Learning about learning computers

Here I go talking about AI again. I have no hot takes for you. I have no particularly strong opinions beyond a nagging bad feeling about this. I’m not a luddite; I’m not an AI optimist; I don’t even particularly understand what’s going on behind the stony friendliness of large language models.

Although on that last count, I think I’d like to try (to understand, that is). I’ve got a relative fluency with computers, even if I don’t have any practical training. I know Python. I’d like to hope not starting from zero.

To that end, I’ve been watching some of Andrej Karpathy’s videos on building neural networks and language models from the ground up. I’ve been reading the Pytorch docs. I’ve figured out how to use Jupyter notebooks (as with most things, there’s a VS Code plugin for that). Some 15 years after I took my last math class—precalculus at DPHS in Orlando, truly several lifetimes ago at this point—I finally learned what a derivative is.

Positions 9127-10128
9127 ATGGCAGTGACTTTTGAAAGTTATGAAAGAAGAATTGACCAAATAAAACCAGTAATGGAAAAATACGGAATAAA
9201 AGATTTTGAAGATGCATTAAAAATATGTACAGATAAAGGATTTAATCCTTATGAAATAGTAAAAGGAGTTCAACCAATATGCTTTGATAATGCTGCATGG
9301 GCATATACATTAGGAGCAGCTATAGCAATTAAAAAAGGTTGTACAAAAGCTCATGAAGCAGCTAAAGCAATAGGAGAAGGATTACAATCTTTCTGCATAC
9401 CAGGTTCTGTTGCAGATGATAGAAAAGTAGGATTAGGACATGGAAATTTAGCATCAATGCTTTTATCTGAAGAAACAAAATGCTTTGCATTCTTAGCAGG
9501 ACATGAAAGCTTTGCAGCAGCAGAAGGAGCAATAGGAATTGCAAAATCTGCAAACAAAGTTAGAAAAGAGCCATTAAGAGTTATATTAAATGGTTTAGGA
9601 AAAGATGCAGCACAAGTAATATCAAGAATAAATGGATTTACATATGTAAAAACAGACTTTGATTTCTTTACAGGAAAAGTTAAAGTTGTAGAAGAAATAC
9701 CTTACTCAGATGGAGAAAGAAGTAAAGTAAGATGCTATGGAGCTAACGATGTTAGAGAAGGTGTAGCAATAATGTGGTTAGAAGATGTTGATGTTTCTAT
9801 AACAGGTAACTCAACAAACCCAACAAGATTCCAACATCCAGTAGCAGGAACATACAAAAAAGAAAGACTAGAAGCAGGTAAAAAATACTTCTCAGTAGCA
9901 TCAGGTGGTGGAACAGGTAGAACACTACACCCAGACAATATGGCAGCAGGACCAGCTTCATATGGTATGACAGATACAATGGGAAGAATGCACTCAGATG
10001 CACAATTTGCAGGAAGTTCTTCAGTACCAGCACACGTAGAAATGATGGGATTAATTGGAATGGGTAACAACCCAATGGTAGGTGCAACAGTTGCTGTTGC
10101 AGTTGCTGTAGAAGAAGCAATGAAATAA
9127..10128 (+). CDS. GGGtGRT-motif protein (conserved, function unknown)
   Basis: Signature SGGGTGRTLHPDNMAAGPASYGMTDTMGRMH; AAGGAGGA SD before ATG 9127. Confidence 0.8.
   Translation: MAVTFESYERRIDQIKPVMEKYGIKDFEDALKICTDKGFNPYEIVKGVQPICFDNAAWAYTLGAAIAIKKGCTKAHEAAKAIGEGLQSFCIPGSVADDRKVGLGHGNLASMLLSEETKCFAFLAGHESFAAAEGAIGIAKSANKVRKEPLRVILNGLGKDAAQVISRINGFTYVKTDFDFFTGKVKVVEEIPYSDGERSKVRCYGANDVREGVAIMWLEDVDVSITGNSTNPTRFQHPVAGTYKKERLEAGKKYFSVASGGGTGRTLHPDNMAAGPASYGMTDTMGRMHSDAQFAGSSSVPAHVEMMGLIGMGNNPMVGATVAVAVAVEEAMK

There’s about 30% that just goes over my head, no matter how many times I rewatch or reread—and it tends to be the most crucial 30%. But it’s a familiar feeling: exactly the way I felt when I was first learning how to program computers. I think a 70/30 split is just about the right proportion of getting-it:not-getting-it for optimal learning: just enough to get the basic gist, enough to keep the morale up, enough to come back to in 6 months and marvel at how much more you know now than you did then.

Anyway, see you in October.

AI Learning



Channelled some nervous energy into writing an application that counts down the seconds until something happens. Maybe not the best use of my nervous energy.